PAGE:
Building a Strong Foundation: Onboarding Employees & Employee Training

By: Phil McCarthy

Once someone is hired, they need to be onboarded, and having an effective onboarding strategy can make a huge difference. HR consultant Jeremy York, on behalf of Ajilon Staffing, presented an excellent set of onboarding best practices. All too often, there is no plan in place which has both short and long-term effects. 50% of all senior hires fail within 18 months, 50% of hourly workers leave within the first 120 days and 89% don’t have the knowledge that they require for the job, so they require training.

Don’t just hand an employee product manuals and hope for the best. Help people set-up their voicemail and email, and take the time to show them where the restrooms are so they feel valuable. Additional best practices include: Reviewing any basic legal and policy information. Equip new hires with the knowledge, skills, tools, and training they need to be successful. Review the company values, behaviors, and performance objectives. Introduce them to the cultural/organizational norms, and immerse new hires into the organization’s personality. Finally, welcome them and create mutual trust and respect, and minimize the time it takes to fully contribute to their workgroups.

HR consultant Jeremy York goes on to share the 4C’s of onboarding:

1. Compliance: review legal info, the handbook, and any new hire forms and benefits.
2. Clarification: education about the job, performance standards, expectations, and any goals.
3. Culture: what are the organizations mission, vision, and values along with any formal and informal norms including unspoken policies.
4. Connection: introduce them to other key employees and review any organizational politics, lingo, or acronyms. While this can be a lot to do, it can be done in phases and spaced out over 90-120 days. Short-term impacts include increased self-confidence, role clarity, social integration, and increased organizational fit. Long-term impacts include improved retention as employees feel more connected with purpose, increased productivity as they get up to speed faster, and higher levels of customer satisfaction with happy and engaged employees.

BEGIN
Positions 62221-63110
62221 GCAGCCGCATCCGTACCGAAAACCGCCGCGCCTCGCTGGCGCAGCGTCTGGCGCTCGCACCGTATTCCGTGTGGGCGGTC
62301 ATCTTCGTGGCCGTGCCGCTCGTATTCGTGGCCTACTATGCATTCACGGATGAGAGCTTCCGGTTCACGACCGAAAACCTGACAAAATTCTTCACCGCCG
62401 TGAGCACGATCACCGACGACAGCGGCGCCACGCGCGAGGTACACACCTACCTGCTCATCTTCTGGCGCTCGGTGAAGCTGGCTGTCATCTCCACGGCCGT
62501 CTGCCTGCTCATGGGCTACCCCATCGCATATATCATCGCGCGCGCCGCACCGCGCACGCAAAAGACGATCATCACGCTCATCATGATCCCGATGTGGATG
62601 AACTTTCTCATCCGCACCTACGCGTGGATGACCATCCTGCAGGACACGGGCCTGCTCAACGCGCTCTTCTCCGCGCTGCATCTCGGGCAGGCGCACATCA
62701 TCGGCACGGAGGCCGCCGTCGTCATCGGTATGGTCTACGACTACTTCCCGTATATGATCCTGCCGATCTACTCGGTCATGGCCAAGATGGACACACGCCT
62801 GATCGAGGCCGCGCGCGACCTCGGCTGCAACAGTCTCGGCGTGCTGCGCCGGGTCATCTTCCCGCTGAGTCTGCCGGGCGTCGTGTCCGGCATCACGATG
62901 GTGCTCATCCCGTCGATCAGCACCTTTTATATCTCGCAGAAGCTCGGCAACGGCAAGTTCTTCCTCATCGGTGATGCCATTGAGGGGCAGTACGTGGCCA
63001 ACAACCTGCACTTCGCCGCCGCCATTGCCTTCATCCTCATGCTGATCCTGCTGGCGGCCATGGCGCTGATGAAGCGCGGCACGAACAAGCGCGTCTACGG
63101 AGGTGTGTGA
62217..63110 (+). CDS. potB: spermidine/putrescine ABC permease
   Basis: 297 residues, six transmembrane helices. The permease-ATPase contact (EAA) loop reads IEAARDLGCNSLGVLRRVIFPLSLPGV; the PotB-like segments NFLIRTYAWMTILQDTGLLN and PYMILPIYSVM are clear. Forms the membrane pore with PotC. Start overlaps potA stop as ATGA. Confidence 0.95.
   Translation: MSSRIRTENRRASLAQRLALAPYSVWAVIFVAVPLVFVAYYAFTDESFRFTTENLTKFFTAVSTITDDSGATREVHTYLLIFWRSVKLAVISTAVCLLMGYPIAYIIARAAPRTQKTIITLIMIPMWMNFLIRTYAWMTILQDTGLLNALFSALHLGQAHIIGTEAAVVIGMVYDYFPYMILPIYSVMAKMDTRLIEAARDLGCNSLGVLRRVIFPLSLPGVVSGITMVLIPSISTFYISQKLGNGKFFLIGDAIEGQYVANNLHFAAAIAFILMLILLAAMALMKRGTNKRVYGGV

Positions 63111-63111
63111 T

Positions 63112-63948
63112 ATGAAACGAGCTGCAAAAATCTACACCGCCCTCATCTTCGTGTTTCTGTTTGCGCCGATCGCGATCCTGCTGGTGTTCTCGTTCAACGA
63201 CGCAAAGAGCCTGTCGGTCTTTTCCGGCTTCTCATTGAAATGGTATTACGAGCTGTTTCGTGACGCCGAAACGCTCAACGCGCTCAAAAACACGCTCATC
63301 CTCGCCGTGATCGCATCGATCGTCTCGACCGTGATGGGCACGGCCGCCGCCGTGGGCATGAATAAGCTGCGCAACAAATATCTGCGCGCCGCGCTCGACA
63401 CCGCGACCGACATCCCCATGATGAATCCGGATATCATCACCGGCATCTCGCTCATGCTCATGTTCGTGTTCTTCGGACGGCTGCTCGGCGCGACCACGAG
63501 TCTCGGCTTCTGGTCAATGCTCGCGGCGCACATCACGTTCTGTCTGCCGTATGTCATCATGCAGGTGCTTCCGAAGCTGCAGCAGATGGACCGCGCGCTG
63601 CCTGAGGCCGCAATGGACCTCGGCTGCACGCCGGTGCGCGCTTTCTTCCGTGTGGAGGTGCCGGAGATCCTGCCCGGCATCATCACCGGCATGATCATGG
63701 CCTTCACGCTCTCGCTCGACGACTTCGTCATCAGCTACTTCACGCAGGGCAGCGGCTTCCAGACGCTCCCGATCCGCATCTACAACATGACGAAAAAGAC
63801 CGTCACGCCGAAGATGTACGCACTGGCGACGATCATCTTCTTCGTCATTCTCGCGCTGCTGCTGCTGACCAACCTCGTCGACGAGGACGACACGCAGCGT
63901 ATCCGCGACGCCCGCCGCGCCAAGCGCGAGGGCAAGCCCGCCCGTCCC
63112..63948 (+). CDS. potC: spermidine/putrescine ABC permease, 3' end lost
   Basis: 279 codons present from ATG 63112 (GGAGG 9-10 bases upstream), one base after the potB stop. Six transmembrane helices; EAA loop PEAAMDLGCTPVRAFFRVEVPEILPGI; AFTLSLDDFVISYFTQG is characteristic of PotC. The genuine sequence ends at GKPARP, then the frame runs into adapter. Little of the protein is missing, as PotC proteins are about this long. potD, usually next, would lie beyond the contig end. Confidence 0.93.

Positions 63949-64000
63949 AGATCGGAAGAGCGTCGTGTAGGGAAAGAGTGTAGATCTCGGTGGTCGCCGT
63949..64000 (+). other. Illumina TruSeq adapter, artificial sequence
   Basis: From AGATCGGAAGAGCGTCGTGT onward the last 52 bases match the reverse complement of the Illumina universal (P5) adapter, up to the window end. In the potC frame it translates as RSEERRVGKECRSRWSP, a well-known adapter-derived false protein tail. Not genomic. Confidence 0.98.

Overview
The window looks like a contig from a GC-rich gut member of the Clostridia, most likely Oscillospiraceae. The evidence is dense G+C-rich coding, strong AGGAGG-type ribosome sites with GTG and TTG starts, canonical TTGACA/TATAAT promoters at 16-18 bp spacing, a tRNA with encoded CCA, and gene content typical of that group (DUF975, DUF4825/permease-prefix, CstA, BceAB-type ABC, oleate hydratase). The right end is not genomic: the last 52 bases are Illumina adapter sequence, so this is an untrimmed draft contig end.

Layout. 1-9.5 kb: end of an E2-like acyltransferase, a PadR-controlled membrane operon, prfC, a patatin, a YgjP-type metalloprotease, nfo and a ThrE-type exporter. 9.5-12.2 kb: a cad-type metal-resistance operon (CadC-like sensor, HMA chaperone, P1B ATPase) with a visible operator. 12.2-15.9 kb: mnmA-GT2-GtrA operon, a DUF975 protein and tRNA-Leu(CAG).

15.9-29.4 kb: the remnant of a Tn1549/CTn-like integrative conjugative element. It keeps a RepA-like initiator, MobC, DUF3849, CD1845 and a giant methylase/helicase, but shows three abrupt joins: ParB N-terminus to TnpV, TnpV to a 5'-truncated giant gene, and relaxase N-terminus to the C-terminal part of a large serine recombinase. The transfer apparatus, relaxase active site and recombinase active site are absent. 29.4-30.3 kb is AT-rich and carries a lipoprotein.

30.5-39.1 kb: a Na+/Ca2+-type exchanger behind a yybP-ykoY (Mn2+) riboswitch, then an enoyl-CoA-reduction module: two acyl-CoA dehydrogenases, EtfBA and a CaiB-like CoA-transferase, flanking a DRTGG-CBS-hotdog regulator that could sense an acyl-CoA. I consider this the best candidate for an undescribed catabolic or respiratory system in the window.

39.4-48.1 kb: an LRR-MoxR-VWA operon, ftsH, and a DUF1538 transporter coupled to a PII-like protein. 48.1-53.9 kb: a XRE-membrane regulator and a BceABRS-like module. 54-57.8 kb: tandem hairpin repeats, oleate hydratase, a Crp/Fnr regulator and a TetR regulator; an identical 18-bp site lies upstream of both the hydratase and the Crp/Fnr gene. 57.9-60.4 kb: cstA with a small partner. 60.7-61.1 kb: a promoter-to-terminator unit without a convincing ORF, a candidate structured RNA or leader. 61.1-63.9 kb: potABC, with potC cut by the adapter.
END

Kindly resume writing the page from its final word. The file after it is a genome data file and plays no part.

Many organizations rely on training and continuous learning to provide a competitive advantage. As the old saying goes: if you think training is expensive, try ignorance. The training process includes 6 stages:

Stage 1: Needs assessment – analyze the organization, people, and tasks for opportunities. Where do we need training?
Stage 2: Ensuring employees’ readiness for training – review attitudes and motivation and basic skills. Do they want to learn?
Stage 3: Creating a learning environment – what are the learning objectives and desired outcomes, make the material meaningful, and be prepared to provide feedback.
Stage 4: Ensuring transfer of training – have self-management strategies for employees, and peer and manager support.
Stage 5: Selecting training methods – select presentation methods, hands-on methods, and group or team-building methods.
Stage 6: Evaluating training programs – review the training outcomes and evaluate the design of the training process, and analyze the cost-benefit of training programs Did it work?.

Training can take many forms, and be delivered in different ways. This can be particularly challenging for small businesses without the infrastructure to manage the training process. Having said that, finding ways to assess where training is necessary, ensuring that an employee has the motivation to learn, and figuring out how to deliver that training, is incredibly important. Training contributes to competitive advantage by ensuring that employees have the skills to succeed in their current jobs, and importantly it can also prepare them for future positions.